The Tarkine Drive – NW Tasmania

The “Tarkine” refers to the remote north-western corner of Tasmania. The drive from Strahan to Arthur River goes through the heart of the Tarkine and is part of the signposted route called the Tarkine Drive. You will only pass through a few very small settlements and Zeehan, an old mining town, well past its heyday. 

Zeehan – long forgotten prosperity

This area is the wild Wild West. Remote, largely unpopulated and full of nature. The road is winding, hilly and narrow. Some long sections of white gravel will slow you down but that’s good because then you can see the little critters that run out before you actually hit them. The tee trees come right down to the road and I am sure there are rolling hills but the dense forest blocks your view.

Corinna, a very small town 50 kilometres from Zeehan, is a little hub of activity. Corinna was also a mining town and was first inhabited by white settlers in 1881. The road to Corrina from Zeehan is mostly sealed except for a short section. To cross the Pieman River you will need to summon the Fatman Barge. Press the button once to call down the operator. It will take a few minutes and then you’ll see the him pull up in his ute on the other side. I guess he was probably having a cup of tea and getting his boots back on before you pressed that buzzer! The Operator, a friendly chap, says he does about 40 – 50 crossings a day. It’s strictly one car at a time with a load limit of 6.5 tons. The barge’s deck can accommodate a car with caravan/trailer if you’re pulling one. The price varies depending on how big your vehicle is. I paid $28 for my Subaru Forester.

The pub is also the General Store

ONCE! Press it once and wait!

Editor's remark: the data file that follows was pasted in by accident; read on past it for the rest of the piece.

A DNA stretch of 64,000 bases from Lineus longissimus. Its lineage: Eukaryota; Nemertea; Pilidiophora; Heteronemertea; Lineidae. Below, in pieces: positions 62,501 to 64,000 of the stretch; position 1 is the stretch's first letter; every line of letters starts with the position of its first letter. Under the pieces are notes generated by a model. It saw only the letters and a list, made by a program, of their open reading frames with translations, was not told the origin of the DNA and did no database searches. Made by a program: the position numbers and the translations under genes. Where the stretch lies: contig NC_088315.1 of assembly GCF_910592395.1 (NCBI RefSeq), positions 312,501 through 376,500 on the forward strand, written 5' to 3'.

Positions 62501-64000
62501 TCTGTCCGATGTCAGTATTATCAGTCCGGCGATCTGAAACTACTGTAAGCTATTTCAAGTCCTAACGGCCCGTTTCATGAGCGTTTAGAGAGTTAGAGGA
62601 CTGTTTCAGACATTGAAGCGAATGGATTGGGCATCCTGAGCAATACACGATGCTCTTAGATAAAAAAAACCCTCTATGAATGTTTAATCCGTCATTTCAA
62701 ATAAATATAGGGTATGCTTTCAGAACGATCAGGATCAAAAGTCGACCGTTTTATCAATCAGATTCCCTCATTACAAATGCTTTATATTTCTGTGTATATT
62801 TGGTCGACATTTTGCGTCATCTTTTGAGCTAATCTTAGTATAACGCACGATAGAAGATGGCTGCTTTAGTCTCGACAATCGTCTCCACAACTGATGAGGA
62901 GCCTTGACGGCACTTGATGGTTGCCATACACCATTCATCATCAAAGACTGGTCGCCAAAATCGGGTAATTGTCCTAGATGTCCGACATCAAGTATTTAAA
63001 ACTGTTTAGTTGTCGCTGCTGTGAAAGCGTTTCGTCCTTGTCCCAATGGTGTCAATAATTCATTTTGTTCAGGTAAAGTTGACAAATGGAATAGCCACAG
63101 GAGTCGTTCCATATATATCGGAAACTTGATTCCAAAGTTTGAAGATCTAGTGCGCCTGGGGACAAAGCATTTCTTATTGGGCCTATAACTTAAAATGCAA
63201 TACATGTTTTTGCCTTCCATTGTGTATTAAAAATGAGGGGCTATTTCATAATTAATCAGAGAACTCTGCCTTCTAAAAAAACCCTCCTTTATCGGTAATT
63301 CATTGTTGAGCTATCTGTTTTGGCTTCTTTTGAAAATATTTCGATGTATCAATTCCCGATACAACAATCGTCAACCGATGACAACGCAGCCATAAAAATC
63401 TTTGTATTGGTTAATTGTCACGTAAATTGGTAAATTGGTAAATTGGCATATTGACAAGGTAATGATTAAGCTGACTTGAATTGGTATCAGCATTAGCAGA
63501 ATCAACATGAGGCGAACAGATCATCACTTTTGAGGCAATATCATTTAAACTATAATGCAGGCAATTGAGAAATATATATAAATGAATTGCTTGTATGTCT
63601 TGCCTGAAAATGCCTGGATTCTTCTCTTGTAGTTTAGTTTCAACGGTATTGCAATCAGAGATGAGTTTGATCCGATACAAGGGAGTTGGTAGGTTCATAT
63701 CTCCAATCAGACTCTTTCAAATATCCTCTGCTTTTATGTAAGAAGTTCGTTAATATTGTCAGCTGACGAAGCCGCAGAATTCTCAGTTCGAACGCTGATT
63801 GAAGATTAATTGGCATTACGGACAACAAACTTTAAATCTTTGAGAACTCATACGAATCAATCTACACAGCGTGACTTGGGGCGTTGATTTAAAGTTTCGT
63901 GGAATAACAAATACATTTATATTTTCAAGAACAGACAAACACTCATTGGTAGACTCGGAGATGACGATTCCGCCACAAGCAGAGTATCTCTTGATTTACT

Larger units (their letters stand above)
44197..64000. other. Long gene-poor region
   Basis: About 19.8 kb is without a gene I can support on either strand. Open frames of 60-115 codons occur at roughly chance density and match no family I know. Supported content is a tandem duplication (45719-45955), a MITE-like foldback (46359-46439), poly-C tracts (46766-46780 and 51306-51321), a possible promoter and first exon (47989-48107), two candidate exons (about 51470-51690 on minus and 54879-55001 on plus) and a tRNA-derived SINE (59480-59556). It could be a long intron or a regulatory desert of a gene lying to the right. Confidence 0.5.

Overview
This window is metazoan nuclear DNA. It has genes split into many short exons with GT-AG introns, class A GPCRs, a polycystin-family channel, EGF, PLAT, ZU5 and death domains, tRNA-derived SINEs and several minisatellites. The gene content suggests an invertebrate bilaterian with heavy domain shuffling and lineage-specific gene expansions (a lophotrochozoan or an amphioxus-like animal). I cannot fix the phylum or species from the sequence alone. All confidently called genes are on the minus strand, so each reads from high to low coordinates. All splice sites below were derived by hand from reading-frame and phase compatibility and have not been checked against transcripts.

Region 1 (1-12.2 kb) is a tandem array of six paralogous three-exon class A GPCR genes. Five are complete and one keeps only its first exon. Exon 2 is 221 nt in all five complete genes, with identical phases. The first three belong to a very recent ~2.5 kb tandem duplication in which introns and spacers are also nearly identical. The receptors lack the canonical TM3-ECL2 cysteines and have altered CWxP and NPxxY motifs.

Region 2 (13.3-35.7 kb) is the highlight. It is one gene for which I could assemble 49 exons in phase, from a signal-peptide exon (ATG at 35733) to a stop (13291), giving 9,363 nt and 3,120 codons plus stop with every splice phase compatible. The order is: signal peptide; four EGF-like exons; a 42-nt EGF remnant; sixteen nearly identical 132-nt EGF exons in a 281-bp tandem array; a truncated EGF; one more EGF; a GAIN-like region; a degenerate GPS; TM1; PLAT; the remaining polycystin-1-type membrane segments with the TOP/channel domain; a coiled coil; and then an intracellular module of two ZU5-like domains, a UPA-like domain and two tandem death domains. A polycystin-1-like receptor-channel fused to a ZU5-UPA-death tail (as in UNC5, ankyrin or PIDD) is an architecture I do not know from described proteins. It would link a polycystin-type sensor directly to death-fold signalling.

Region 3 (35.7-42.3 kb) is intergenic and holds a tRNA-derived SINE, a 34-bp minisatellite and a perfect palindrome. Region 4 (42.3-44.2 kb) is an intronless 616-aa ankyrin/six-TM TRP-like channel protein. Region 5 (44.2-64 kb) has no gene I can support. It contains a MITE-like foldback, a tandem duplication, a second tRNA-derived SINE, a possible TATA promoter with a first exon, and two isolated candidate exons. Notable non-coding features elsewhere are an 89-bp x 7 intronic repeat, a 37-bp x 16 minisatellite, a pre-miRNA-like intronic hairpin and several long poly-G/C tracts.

The crossing itself is short and soothing. The chugging of the engine drowning out the chirps of the tiny birds. The drizzling rain adds to the ambiance. On the other bank the Tarkine Hotel is a welcome spot to stop for lunch or coffee. Well, it’s the ONLY spot to stop for lunch and coffee unless you’ve brought your own!  Lunch does not start till 12 so if you arrive before then, opt for coffee and muffins. I had to wait a while for the homemade Butter Chicken pie. Firstly 20 minutes for the kitchen to open and another 20 while the pie warmed up.  In the meantime I chatted with the young fellow behind the bar and had a coffee. The pub has some cabin accommodation which looks cozy and rustic.  A few of the original town buildings are still standing and being used as staff housing. There is no internet in Corinna. The computer and EFTPOS at the pub runs off a satellite connection. So if you’re looking for an off-grid holiday this could be it.

Apart from going to the pub, you can hire kayaks, take a river cruise or set off on a hike to explore the local area. There are lots of day walks of varying lengths including one with a suggested time of 8 hours!

Once you leave Corrina, it’s dirt all the way to Arthur River except for a few sections on steep hills. The terrain through here is much more open. The road can be used by two-wheel drive vehicles, but be prepared for a bumpy ride! There are plenty of corrugations and potholes.

A little misty!

I really enjoy this sort of technical driving with horseshoe bends, tight corners and twisty hills. I passed less than a dozen cars the whole 200 km. The misty weather added lots of appeal to the drive and I took some good photographs. 

This drive has lots to offer. Make sure you have a spare tyre and drop in at the pub.

Canada – just like Australia but with mountains and bears

Shot from the lake looking up at a huge waterfall.

I have just finished watching Series 2 of the Handmaids’ Tale.  While the show itself is fantastic, if not a little bleak, I wonder if it was made by the Canadian Tourist Bureau. It certainly highlights some of the good political and social features of Canada! What is doesn’t show us is the beauty.

In 2016 I did a solo travel adventure to Canada. I flew into Vancouver and drove from there to Calgary and then flew over to the east coast visiting Toronto and Ottawa. As an Old Chook travelling alone, I would really recommend it as a safe and fun destination with plenty to see and do.

I have put together this short photo essay on Adobe Spark Page. It’s an experimental post to see how blending these two platforms works. Clicking on the picture will take you to an Adobe page. Then scroll through to look at the photos.

Why would any (sensible) Australian ever want to go to Canada?